Peter Humphrey  53:25

Thank you very much. I raised this LinkedIn issue with you. And I know that the whole  webinar here has gone wider than then it’s title in some in some senses and the BBC. And I’ve widened it further with the LinkedIn. I just think I’d like to give a small idea, a comment. And that is that I think that anybody who is researching the issues of Chinese interference and the media battles and so forth, should start taking a close look at what’s going on in LinkedIn. My case that I mentioned this morning, is a tip of the iceberg. China has a very broad ranging presence on on LinkedIn. And it has partial control over LinkedIn, because LinkedIn did a deal with China in order to make it service available in China several years ago, which effectively gives China censorship control over the content of LinkedIn within China. And what I’ve seen is that those tentacles of censorship actually stretch outside of China’s borders to tackle some of the content about China that’s appearing globally on LinkedIn. And I’m one of the victims of that. I believe there are many, many very serious professional people on LinkedIn from many professions who follow China with great interest. There are many critical voices out there and I see a lot of attacks on those people, not just on myself. So I really think it’s a subject worthy of research to add to the compendium of research that you’ve been doing on various media battles between China and the outside world.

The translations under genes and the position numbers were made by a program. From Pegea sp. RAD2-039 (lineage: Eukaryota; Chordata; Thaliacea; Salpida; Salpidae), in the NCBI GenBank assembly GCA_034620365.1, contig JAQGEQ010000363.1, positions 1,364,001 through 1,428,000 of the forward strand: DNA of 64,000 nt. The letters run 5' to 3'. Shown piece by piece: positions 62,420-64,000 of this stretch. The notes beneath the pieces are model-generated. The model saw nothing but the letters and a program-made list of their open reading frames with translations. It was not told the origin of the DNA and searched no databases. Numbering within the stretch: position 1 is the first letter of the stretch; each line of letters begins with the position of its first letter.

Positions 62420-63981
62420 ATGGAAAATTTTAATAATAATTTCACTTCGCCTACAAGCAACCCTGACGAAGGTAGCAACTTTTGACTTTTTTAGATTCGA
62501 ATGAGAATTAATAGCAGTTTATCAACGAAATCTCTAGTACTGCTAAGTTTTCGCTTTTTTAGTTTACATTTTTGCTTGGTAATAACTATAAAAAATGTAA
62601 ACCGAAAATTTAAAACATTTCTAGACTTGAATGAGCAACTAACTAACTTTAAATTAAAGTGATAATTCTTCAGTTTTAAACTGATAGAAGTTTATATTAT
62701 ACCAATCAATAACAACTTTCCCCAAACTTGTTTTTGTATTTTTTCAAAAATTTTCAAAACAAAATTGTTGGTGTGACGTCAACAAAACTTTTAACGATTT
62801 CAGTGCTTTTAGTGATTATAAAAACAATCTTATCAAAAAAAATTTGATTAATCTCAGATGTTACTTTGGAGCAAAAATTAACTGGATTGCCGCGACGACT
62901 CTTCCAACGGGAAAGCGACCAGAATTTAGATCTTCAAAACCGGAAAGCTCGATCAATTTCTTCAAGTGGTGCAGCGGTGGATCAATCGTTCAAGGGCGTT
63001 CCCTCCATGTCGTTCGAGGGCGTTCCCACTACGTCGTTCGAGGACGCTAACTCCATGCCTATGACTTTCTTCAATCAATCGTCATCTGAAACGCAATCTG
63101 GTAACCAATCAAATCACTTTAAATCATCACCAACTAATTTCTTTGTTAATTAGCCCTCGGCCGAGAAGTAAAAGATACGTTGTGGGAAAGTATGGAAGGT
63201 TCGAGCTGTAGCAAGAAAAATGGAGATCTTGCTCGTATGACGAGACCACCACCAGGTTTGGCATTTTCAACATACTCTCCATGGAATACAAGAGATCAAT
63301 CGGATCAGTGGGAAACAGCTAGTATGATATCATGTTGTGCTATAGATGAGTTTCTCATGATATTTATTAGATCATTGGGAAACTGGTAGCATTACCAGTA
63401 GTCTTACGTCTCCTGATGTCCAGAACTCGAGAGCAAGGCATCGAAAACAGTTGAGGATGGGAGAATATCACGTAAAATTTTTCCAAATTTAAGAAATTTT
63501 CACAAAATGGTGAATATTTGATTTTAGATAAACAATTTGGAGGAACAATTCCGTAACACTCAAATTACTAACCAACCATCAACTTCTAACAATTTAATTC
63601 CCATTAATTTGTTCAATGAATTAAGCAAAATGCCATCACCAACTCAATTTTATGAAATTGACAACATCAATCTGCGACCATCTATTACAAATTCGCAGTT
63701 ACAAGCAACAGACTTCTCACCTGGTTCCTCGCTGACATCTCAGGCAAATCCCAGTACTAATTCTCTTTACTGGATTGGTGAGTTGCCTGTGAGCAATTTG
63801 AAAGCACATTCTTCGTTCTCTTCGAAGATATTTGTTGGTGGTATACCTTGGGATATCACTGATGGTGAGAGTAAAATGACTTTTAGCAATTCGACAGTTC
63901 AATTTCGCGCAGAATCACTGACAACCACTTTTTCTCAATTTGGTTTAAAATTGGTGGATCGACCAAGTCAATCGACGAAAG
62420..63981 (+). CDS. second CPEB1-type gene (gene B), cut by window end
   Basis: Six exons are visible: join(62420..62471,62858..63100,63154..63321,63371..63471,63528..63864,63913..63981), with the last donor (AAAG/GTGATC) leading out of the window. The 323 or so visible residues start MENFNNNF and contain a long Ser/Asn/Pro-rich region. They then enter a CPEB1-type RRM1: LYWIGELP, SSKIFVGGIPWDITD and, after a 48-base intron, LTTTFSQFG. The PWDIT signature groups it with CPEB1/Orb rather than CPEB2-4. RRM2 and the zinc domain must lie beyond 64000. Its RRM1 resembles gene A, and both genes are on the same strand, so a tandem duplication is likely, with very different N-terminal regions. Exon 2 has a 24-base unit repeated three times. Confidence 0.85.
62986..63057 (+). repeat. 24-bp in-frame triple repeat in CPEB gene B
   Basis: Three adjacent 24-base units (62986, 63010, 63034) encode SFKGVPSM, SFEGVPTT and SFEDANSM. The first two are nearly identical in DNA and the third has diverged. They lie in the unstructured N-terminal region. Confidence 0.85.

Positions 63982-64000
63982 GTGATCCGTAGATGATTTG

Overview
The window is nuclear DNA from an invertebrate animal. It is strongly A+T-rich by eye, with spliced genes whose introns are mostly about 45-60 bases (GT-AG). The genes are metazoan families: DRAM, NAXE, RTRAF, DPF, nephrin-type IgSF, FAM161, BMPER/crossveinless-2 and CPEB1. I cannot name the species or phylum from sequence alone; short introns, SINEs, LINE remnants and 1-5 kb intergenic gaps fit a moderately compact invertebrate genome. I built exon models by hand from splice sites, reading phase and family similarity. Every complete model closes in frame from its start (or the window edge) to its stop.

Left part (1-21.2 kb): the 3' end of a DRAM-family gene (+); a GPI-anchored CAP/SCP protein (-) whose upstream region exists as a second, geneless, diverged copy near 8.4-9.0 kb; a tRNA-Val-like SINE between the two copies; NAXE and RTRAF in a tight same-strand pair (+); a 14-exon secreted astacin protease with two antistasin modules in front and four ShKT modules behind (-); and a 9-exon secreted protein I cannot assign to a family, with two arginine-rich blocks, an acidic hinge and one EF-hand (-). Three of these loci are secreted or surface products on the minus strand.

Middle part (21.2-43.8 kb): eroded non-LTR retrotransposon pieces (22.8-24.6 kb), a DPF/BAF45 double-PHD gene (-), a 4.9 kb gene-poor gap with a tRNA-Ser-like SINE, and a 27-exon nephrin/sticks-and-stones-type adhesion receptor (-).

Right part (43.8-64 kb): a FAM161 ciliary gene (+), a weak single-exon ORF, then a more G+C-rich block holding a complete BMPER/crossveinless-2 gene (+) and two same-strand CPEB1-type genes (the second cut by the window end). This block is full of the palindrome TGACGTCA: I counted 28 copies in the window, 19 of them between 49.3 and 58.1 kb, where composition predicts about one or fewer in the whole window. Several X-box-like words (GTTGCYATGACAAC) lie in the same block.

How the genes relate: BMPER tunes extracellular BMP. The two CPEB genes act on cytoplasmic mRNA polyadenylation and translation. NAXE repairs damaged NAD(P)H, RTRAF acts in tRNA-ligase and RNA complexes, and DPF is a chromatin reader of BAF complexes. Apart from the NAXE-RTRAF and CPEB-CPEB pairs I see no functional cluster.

Gray Sergeant  55:00

Thank you, Peter. And I actually think we’re probably going to have to wrap it up there given the time constraints. But what I say to the couple of people that ask questions that we can email the events team and pass them on to me and I can get in touch with the speakers if you have any particular points that you’d like to raise with them, but I think Peters point is a good one to end on. Because here at HJS we’re, we’re very aware of much of Chinese censorship, but and the way that China tries to influence you know, free and open institutions here in the UK and across the the liberal democratic world, but also Chinese disinformation. And we hope that very much this event is that the first in many that we’re going to do on disinformation. And we thought the BBC was a good topic to start off with, because of its attention in the news, but also often because of the work that and asked me did highlight and a specific attack on the BBC. So if I could just lastly, thank both Dr. Jacob Wallis and Laura Harth for, for being with us and for their insights and contribution to today’s talk. And I very much hope that the audience that you will join us for future events on China, and its disinformation campaigns. Thank you very much.